Using the principles of a horizontal steam engine I constructed a model in which the steam cylinder is replaced by an electromagnet with a moving core. The construction details of the model are of little importance, as the photos give all the information you need.
How the Cylinder Works
The cylinder is replaced by an coil, while an iron core replaces the piston of a steam engine. The construction details of both are shown in the photos below.
If the core is placed about half of its length into the coil, and the current is then switched on, the core will be sucked right into the coil. The current will then be automatically switched off by the associated electronics. The core keeps on moving, due to the energy stored in the flywheel, until it comes out at the other end of the coil. When the current is then switched on again the action repeats in the opposite direction. The core (piston) is pulled alternately backwards and forward thus forming a reciprocating engine.
Plastic tube (5/8" diameter) with an epoxy or bakelite flange at each end
Coil mounting brackets. Must be made of aluminium or copper (non magnetic)
The empty coil in its brackets
Wind 9 layers of insulated copper wire (0.75mm diameter) onto the tube
The coil must fit in a Meccano cylinder (part 216)
The iron core (57mm length, 12mm diameter) and bronze axle rod (4mm diameter)
Controlling and Regulating the Cylinder
Two slotted opto switches are used to control the electromagnet and regulate its speed, placed as shown in the photos below. The slotted opto switches are mounted on the same printed circuit boards (PCBs) that I used in my Cliff Lift model. The only difference is that one third of each has been cut off due to the proximity of the slotted opto switches to the gearwheel in this model.
The first slotted opto switch switches the electromagnet current on and off using two shutters mounted on a gearwheel (Meccano part 95b) coupled to the flywheel.
The second slotted opto switch measures the speed of the engine using the teeth of the same gearwheel. This speed information controls the current through the coil and acts as a regulator.
Figure 2 shows the block diagram of the system, and figure 3 shows the full circuit diagram. The circuit diagram can also be downloaded separately from the link below.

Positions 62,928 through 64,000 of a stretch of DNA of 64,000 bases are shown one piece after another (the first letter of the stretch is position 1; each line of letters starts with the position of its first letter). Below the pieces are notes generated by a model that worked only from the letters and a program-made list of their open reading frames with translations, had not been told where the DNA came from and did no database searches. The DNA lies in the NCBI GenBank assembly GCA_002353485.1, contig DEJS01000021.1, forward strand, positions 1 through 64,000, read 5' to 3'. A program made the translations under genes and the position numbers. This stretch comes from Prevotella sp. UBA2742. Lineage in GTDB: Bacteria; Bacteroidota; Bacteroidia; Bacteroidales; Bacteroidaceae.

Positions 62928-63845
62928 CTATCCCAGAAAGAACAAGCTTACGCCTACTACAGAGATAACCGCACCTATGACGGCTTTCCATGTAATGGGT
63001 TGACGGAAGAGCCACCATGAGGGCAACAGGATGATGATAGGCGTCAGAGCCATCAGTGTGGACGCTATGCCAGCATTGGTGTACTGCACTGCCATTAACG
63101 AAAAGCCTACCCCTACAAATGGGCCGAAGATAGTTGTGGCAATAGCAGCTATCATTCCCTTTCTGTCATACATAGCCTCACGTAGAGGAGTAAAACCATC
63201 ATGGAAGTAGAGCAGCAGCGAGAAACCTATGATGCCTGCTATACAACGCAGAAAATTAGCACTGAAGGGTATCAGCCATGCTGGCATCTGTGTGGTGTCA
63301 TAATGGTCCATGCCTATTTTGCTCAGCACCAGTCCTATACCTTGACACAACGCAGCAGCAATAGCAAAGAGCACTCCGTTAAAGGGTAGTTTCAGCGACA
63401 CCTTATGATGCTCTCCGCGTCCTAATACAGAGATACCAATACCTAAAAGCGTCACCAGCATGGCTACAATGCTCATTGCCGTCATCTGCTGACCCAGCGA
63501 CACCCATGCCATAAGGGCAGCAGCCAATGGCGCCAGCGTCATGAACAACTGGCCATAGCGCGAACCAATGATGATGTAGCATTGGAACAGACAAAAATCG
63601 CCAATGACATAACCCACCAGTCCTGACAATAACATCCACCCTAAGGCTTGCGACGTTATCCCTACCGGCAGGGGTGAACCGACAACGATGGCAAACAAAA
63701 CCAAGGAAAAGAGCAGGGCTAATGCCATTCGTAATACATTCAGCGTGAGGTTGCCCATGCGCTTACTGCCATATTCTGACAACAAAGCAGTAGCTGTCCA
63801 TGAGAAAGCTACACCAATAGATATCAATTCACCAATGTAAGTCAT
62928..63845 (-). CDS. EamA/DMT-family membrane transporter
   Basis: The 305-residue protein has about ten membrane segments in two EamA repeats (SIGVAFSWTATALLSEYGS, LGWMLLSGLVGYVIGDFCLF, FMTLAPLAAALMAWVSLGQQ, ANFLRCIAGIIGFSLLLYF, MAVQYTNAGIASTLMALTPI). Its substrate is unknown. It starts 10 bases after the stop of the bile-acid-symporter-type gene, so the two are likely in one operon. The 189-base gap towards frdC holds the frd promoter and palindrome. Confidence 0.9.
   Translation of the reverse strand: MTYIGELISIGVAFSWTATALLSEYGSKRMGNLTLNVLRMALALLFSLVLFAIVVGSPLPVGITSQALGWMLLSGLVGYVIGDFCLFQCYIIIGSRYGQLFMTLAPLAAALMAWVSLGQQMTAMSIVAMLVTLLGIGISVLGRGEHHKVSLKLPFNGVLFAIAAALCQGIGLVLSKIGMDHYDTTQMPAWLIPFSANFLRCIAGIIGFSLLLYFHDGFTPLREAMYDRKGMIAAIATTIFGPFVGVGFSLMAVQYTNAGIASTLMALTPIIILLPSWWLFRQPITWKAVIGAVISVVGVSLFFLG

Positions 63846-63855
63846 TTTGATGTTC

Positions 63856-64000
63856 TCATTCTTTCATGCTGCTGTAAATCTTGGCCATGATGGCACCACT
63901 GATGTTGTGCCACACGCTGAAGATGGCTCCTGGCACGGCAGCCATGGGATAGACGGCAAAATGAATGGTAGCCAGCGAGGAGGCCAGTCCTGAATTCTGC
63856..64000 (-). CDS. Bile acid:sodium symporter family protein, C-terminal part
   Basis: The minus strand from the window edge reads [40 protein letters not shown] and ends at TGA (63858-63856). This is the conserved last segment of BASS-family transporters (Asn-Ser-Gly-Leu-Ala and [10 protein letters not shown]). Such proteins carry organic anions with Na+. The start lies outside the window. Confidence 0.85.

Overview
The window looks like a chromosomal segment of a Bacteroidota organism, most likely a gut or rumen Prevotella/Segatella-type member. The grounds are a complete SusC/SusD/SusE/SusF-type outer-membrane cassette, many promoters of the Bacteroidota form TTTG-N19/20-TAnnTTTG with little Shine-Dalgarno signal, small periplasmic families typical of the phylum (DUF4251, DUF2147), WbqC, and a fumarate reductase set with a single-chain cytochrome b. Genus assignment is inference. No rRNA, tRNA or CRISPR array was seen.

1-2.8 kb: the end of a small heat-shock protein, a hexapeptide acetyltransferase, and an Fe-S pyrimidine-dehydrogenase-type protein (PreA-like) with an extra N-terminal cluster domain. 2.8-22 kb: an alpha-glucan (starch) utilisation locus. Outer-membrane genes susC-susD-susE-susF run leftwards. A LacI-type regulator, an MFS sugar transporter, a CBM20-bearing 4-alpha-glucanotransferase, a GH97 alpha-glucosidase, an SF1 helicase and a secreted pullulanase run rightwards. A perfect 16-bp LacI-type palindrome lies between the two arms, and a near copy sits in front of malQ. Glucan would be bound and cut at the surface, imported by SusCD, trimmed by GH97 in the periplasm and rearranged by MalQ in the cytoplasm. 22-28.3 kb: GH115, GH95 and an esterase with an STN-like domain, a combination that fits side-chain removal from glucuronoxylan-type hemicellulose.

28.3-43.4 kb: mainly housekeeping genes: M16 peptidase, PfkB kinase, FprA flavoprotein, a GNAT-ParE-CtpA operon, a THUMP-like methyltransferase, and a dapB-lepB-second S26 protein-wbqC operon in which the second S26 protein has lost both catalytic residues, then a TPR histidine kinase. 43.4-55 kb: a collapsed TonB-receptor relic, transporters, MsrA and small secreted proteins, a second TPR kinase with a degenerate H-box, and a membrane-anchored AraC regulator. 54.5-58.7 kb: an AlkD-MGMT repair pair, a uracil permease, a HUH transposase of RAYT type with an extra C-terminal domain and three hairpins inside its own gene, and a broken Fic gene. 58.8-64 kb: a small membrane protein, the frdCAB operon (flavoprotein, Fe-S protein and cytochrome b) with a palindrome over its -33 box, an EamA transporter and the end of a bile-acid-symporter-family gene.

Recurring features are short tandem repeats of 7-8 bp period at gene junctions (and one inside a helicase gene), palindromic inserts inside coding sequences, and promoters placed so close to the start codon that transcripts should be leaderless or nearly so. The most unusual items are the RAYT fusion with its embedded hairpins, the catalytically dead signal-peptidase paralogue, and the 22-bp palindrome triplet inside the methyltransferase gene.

IC1 is a 555 timer and it is configured as an astable. Using the Reset input (pin 4), the Output (pin 3) is switched on and off under the command of the On/Off slotted opto switch sensor. The square wave signal at the output of the 555 drives a power MOSFET transistor BUZ11.
A second 555 timer, IC2, is configured as a monostable. It is triggered by the Speed slotted opto switch sensor and transistor T1. The output pulses are integrated to form a DC component used as control voltage for IC1 (input into pin 5). The control voltage has the effect of changing the frequency and the duty cycle of the square wave signal output from pin 3. The current through the coil will therefore vary from 0.5A to 4A and so the engine will run at a constant speed. The speed can be set using a potentiometer to change the monostable time period of IC2.
Figure 3: The full circuit diagram (Click to enlarge)
Building the Circuit
If you have the facilities to produce printed circuit boards, you can build the circuit using the PCB design which is available to download in GIF format below. To make printing the design at actual size easier, it is also available in a Microsoft Publisher file which can also be downloaded from the links below. This file also includes the component layout diagram which is also shown in figure 4.
The size of the PCB should be 3.5" x 2.5". The 14 mounting holes in the PCB should be drilled using a 4mm bit so that they accept Meccano bolts.
Further Model Details
The photos below are close-ups of the speed setting potentiometer and mechanism, piston, and circuit.
Here is a list of parts required to build the circuit in figure 3 on the PCB given in figure 4. It includes a reel of insulated wire for the coil. The slotted opto switches specified are not available from Maplin, but they do stock similar reflective opto sensors, which could be used if changes in the mechanism are made. A range of slotted opto switches is available from Rapid Electronics (see links page for contact details). The BUZ11 transistor is also unavailable from Maplin.
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